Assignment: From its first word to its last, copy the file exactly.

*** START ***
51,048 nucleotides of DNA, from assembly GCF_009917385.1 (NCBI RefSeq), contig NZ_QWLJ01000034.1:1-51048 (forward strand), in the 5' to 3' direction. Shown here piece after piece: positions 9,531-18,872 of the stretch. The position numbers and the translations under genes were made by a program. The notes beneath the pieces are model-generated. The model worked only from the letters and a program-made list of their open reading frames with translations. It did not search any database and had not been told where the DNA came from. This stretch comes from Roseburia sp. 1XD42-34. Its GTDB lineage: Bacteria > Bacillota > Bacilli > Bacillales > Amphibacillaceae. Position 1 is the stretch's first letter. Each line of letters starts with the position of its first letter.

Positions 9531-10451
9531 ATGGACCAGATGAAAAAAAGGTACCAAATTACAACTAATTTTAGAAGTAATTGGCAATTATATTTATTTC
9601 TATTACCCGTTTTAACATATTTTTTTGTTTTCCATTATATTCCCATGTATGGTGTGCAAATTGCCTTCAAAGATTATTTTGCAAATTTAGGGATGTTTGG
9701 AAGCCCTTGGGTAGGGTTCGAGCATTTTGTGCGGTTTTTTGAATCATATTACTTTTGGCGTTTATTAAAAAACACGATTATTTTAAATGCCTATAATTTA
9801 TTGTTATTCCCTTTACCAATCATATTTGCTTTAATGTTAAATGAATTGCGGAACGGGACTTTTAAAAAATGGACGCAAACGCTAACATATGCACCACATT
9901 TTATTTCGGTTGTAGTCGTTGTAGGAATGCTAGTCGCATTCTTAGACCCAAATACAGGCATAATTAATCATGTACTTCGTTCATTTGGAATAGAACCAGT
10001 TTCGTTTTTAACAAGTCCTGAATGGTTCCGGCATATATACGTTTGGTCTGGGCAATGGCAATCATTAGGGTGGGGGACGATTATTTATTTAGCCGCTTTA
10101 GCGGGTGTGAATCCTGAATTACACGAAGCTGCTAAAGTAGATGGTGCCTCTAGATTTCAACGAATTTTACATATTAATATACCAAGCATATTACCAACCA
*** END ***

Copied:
51,048 nucleotides of DNA, from assembly GCF_009917385.1 (NCBI RefSeq), contig NZ_QWLJ01000034.1:1-51048 (forward strand), in the 5' to 3' direction. Shown here piece after piece: positions 9,531-18,872 of the stretch. The position numbers and the translations under genes were made by a program. The notes beneath the pieces are model-generated. The model worked only from the letters and a program-made list of their open reading frames with translations. It did not search any database and had not been told where the DNA came from. This stretch comes from Roseburia sp. 1XD42-34. Its GTDB lineage: Bacteria > Bacillota > Bacilli > Bacillales > Amphibacillaceae. Position 1 is the stretch's first letter. Each line of letters starts with the position of its first letter.

Positions 9531-10451
9531 ATGGACCAGATGAAAAAAAGGTACCAAATTACAACTAATTTTAGAAGTAATTGGCAATTATATTTATTTC
9601 TATTACCCGTTTTAACATATTTTTTTGTTTTCCATTATATTCCCATGTATGGTGTGCAAATTGCCTTCAAAGATTATTTTGCAAATTTAGGGATGTTTGG
9701 AAGCCCTTGGGTAGGGTTCGAGCATTTTGTGCGGTTTTTTGAATCATATTACTTTTGGCGTTTATTAAAAAACACGATTATTTTAAATGCCTATAATTTA
9801 TTGTTATTCCCTTTACCAATCATATTTGCTTTAATGTTAAATGAATTGCGGAACGGGACTTTTAAAAAATGGACGCAAACGCTAACATATGCACCACATT
9901 TTATTTCGGTTGTAGTCGTTGTAGGAATGCTAGTCGCATTCTTAGACCCAAATACAGGCATAATTAATCATGTACTTCGTTCATTTGGAATAGAACCAGT
10001 TTCGTTTTTAACAAGTCCTGAATGGTTCCGGCATATATACGTTTGGTCTGGGCAATGGCAATCATTAGGGTGGGGGACGATTATTTATTTAGCCGCTTTA
10101 GCGGGTGTGAATCCTGAATTACACGAAGCTGCTAAAGTAGATGGTGCCTCTAGATTTCAACGAATTTTACATATTAATATACCAAGCATATTACCAACCA